Possible to find out IP Range?

5no-yt5no-yt Member Posts: 79 ■■□□□□□□□□
Hi all,

Was chatting with a couple of workmates and a question came up.

Would it be possible to scan for the range of IP addresses in use on a wireless network that doesn't have DHCP?

I mean... When you connect to a network with your client trying to use DHCP when a DHCP server isn't present - you get the 192.194.... address.

Possible to find out what the network is using?



Regards,
C:4
Security is like exercise: everyone talks about it, but not many people do it.
-J.R.Purser

Comments

  • KGhaleonKGhaleon Member Posts: 1,346 ■■■□□□□□□□
    If a DHCP server isn't present, your going to get an APIPA address starting with 169. I believe it's possible to get an address from a DHCP server located on another subnet, though. Not sure what your asking.

    I don't know any way to find out what addresses are usable on the subnet without looking at the server. You could user a program like angry IP but it will show you all 256 addresses, I believe.
    Present goals: MCAS, MCSA, 70-680
  • sprkymrksprkymrk Member Posts: 4,884 ■■■□□□□□□□
    You can use something like wireshark or TCPDump in promiscuous mode or better yet EttercapNG and sniff the traffic for a while. You should be able to identify IP addresses in use that way. Several scanners come to mind, but in most you specify the range you want to scan so you'd be hit or miss guessing until you found some live ones.
    All things are possible, only believe.
  • Silver BulletSilver Bullet Member Posts: 676
    Angry IP scanner will scan ranges that you specify. You can specify any range from 0.0.0.0 through 255.255.255.255 or 192.168.1.0 through 192.168.1.255. It will then check each address and the results show if the address is Dead or Alive.

    http://www.angryziber.com/ipscan/

    For more detailed network sniffing then you will need something like sprkymrk suggested
  • dtlokeedtlokee Member Posts: 2,378 ■■■■□□□□□□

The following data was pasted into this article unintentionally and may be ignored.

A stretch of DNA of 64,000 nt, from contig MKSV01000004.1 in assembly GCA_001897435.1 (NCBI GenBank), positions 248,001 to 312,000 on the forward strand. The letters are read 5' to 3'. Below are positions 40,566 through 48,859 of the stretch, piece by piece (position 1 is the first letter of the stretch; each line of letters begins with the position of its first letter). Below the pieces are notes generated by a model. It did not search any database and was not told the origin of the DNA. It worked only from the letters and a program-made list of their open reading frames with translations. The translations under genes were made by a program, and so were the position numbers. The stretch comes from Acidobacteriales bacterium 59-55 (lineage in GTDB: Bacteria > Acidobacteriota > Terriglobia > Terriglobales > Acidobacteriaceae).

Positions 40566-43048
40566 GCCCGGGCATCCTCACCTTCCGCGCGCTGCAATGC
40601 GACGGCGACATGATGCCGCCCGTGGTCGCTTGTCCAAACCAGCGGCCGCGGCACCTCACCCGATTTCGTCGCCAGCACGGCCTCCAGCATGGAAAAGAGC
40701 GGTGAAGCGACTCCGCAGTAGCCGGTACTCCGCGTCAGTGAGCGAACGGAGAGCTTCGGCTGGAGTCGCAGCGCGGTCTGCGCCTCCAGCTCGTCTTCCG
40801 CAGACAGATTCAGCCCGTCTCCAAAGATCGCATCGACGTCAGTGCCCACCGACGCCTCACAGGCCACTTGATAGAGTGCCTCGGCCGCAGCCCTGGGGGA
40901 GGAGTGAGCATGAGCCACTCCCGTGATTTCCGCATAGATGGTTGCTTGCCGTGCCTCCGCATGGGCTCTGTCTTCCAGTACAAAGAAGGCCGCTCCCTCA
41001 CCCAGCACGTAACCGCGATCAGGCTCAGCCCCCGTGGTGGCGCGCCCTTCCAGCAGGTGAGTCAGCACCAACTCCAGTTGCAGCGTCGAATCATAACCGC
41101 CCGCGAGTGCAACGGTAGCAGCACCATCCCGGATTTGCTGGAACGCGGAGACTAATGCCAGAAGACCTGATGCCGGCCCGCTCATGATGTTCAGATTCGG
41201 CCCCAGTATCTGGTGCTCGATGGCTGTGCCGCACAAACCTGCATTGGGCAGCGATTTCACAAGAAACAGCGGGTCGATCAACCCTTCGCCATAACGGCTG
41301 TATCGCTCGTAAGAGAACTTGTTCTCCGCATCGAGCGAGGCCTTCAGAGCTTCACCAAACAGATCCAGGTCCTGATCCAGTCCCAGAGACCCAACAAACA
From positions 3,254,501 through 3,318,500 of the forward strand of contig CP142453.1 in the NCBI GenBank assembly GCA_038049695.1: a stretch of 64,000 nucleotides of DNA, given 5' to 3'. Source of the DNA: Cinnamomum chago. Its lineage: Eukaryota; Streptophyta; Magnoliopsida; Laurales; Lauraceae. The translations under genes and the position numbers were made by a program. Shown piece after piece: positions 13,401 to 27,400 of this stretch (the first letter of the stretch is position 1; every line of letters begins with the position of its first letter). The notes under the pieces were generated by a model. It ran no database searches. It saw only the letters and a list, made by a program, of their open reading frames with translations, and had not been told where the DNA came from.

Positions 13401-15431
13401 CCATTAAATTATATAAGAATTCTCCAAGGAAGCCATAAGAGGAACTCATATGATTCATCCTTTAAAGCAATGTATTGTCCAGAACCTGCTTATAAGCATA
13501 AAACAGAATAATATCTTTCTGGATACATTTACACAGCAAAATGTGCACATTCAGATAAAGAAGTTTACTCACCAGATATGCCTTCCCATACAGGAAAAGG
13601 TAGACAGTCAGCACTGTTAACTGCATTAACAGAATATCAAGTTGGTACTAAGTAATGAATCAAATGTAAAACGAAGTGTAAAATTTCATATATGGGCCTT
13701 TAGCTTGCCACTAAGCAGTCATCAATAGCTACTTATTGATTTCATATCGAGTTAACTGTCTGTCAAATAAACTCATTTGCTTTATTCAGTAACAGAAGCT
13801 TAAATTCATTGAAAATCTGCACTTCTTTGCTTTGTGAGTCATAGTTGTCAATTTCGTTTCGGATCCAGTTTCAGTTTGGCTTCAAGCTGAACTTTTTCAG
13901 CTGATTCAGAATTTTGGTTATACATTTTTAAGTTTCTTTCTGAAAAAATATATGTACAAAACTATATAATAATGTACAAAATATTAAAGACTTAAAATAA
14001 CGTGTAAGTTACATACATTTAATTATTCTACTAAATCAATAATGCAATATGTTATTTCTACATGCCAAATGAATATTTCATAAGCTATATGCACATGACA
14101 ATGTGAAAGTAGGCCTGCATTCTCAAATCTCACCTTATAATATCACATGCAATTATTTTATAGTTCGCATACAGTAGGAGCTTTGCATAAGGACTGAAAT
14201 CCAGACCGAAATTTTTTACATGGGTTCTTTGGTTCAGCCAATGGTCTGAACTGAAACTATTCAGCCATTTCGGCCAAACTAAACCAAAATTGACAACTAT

Using Wireshark and looking for arp traffic will give you some of the addresses in use on the subnet, atleast a default gateway address, then you can pick an address next to that and use a standard IP scanner to test a range of addresses.
    The only easy day was yesterday!
  • JDMurrayJDMurray MSIT InfoSec, CISSP, SSCP, GSEC, EnCE, C|EH, CySA+, PenTest+, CASP+, Security+ Surf City, USAAdmin Posts: 12,170 Admin
    How would you guys go about finding the netmask used by the wireless network? You can't always correctly assume the netmask from the IP address, so what would you do to find out what the netmask actually is?
  • sprkymrksprkymrk Member Posts: 4,884 ■■■□□□□□□□
    JDMurray wrote:
    How would you guys go about finding the netmask used by the wireless network? You can't always correctly assume the netmask from the IP address, so what would you do to find out what the netmask actually is?

    Once you find a couple, you can ping the range it's supposed to be by default and see where the replies come from. If you get replies all over the range then you can sweep a wider range until you don't get anymore replies outside a certain number. If you only get replies from a few hosts close together in the range, you can do the math.

    Either way, depending on why you want to do this in the first place, close is proboably good enough.
    All things are possible, only believe.
  • dtlokeedtlokee Member Posts: 2,378 ■■■■□□□□□□
    JDMurray wrote:
    How would you guys go about finding the netmask used by the wireless network? You can't always correctly assume the netmask from the IP address, so what would you do to find out what the netmask actually is?

    I find most network admins will assign the default gateway as the lowest address or the highest address in the range, then I use that to figure what a logical netmask might be. For example if I see lots of arp requests for 192.168.100.30 (guessing this is the default gateway), I would asume it's a /27 or longer then try to ping some addresses, or arp sweep for them (seems to work better even is ICMP is disabled due to a personal firewall)
    The only easy day was yesterday!
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